Elly Blue at Santa Monica Spoke Dinner + Bikes event
My friend Grubby, an ex-messenger, urban cyclist, and writer, once expressed heartbreak over the rise in popularity of urban cycling. Although psyched to see more cyclists, he feels that, like punk rock, the DiY underground aesthetic of the urban cycling movement is being harvested by “a bunch of posers,” as 04 Jason, another bike friend of mine, once put it. I think Grubby would agree with that description.
While as distasteful as any social change movement laundered by corporate branding, the commercialization of urban cycling as a fashionable lifestyle locates an important moment: cycling is hitting the mainstream in the US. The issue is that hipster capitalism, rather than democracy, could overshadow the message of bicycling as a mass social movement. It is understandable that politicized urban cyclists are skeptical of branding that capitalizes on the movement, while offering little resources as a supporter. As a feminist, I am particularly watchful of the branding around women and cycling, especially the appropriation of seemingly feminist ideas in face-level marketing strategies.
Thankfully, many in the radicalized urban cycling movement are pedaling past their own reflections in the mirror and continue to work creatively to bring newly-minted urban cyclists to the advocacy table. Portland-based writer Elly Blue is one such activist. Along with filmmaker Joe Biel and vegan chef Joshua Ploeg, Blue is on the road with what the trio call the Dinner + Bikes Tour.
While devouring a heaping plate of Ploeg’s vegan kitchen mastery, attendees are treated to Biel’s well-crafted documentaries on bicycle culture and activism, as well as interactive discussions on what Blue outlines as a bike economy—a topic she has researched and written about not only for Grist, but her own zine, Taking the Lane.
Kent Strumpell (from LA-BAC), Cynthia Rose, & Bryan Beretta
I caught interview time with Blue before the Dinner + Bikes stop hosted by Santa Monica Spoke, a chapter of the LACBC. SMS members Cynthia Rose and Bryan Beretta set the ideal table for Blue and her cohorts. SMS could’ve raised funds with a door charge, but chose to keep it free. The patio-lined location and welcoming vibe of Rose, Beretta, and volunteer Alice Strong (West San Gabriel Valley Bike Coalition) encouraged attendees—riders and not—to interact over topics like sustainable streets, just the conversations Elly Blue hopes to ignite.
Rose & Alice Strong
Tell me about your bicycling journey:
I started biking for transportation at age 20. I had been traveling for a couple years, and, when I moved back to New Haven, I went into my parents’ garage and found the three-speed cruiser I’d gotten for my tenth birthday. It was too big for me to ride then, but as an adult it was just right. It was incredibly freeing. I was used to walking long distances and waiting forever for buses. The downside is that because of having the bike, I lost the habit of waiting patiently and never re-learned it.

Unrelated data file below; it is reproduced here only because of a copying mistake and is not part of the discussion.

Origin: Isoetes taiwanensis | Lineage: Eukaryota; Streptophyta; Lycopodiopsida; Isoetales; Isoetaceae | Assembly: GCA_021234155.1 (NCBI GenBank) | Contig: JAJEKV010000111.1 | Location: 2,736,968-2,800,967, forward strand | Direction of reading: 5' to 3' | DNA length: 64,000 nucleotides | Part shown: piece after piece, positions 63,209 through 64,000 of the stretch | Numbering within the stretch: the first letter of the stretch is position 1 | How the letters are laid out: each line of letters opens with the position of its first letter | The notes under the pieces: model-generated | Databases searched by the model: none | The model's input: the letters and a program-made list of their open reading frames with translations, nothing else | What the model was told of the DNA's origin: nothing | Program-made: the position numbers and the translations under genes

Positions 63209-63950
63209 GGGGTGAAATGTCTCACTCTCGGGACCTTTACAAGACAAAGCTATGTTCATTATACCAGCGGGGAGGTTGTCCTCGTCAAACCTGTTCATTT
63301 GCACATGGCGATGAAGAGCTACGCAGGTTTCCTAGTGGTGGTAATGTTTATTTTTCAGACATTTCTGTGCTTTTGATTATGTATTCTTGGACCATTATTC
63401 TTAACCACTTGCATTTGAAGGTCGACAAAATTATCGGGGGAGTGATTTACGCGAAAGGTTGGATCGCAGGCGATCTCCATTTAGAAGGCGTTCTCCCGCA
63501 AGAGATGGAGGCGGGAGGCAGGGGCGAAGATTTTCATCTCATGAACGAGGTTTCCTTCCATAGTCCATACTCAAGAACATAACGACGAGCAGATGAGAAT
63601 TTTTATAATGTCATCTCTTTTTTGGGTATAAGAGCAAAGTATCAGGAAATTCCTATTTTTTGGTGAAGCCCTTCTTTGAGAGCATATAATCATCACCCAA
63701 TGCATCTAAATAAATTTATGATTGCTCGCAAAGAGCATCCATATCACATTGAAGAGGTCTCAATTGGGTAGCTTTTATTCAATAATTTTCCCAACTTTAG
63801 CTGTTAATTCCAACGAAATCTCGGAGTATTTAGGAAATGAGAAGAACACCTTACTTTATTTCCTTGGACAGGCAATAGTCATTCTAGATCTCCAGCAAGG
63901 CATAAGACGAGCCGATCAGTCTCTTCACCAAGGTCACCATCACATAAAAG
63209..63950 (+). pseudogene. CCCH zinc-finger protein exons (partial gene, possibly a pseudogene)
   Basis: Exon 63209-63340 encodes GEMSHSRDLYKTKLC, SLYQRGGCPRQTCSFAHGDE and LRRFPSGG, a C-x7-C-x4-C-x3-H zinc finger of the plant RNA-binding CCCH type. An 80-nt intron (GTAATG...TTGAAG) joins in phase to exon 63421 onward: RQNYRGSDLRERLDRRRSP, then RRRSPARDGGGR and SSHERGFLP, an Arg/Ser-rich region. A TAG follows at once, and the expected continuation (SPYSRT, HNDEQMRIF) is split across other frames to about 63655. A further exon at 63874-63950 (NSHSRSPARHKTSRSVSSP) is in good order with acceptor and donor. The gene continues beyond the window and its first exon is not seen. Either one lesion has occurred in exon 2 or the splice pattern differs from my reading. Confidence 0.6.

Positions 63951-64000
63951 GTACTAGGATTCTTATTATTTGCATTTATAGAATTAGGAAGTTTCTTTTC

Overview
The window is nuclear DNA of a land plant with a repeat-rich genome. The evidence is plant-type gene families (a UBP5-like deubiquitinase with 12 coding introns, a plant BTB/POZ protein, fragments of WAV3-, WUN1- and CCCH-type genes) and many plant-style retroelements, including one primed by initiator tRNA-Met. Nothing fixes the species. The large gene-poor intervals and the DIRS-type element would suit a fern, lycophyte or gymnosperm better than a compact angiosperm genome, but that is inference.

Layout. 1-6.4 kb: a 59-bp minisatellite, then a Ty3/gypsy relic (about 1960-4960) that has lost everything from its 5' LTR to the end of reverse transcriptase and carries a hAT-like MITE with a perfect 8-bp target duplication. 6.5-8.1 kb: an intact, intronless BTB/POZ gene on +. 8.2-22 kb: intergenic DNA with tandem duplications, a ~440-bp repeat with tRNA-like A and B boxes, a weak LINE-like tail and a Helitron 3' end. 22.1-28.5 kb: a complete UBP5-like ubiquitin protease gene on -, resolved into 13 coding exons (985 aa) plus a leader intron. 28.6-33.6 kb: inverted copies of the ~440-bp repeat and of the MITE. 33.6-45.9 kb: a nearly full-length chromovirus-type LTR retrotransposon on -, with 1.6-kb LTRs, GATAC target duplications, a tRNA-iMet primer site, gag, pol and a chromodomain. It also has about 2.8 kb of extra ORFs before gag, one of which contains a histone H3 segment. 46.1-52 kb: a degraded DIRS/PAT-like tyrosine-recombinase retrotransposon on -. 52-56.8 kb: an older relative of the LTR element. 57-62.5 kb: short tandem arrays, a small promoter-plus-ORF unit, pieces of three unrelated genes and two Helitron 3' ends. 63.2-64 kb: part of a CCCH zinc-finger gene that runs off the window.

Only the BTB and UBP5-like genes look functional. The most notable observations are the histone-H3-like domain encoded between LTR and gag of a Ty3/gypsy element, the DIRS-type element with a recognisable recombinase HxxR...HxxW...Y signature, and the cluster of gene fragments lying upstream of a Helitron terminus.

Most of us that commute have a stable of bikes—what is in your stable?
An old purple Kona mountain bike with an xtracycle conversion is my main ride. I have a rotating cast of two or three other bikes that are usually on loan to someone. Joe and I bought a 6 by 4 foot bamboo trailer. When that’s hitched behind the xtracycle, it’s a bit of a spectacle, but I can carry anything–or anyone. Once, I carried two ukulele players as part of a live band karaoke bike ride!
What impact has the bike as transportation had on your life?
It’s been transformative. I think one of the reasons for the bike renaissance right now is that we’re all hungry for real actions we can take to be happier and less frustrated every day, but also to address the big picture crises that seem so out of our control, from climate to the erosion of civil society.
We’re told to deal with this by going out and buying new light bulbs, buying bamboo silverware, whatever. Bicycling is a different way of interacting with the world that can address all those things meaningfully and build new things. And, biking offers ways to meet and genuinely connect with people. It’s kind of sad, but that seems like almost the most revolutionary thing. Unfortunately, it’s the same reason the Tea Party movement is so successful—we migrate towards things where there’s a sense of purpose and a real community.
Were you involved in other contexts of activism first, or did it start with bicycling?
The political connection came about a lot more slowly. It must have been percolating for a while, but the first time I remember it being clear was in November 2004. There was a party to watch the election results, and it was pretty clear Bush was winning. People were saying, “I’m just going to move to Canada,” and I said, “Not me, I’m going to stay here and be a bike activist.” I have no idea where that resolution came from. I was pretty drunk. But that’s exactly what I did.
Lumo (City of Santa Monica) picking up lit and stickers on LACBC
I wasn’t an activist before at all. Other social justice areas have theoretical appeal for me, but there’s always something I can’t quite get behind, whether it’s a dogma or internal politics or just not particularly clicking with the people. In bicycling, the movement is emerging so quickly and it’s so widespread that it really can be what anyone makes of it, with whatever politics and style and ideas they bring. You can just get on your bike and ride it, that’s the beauty of it.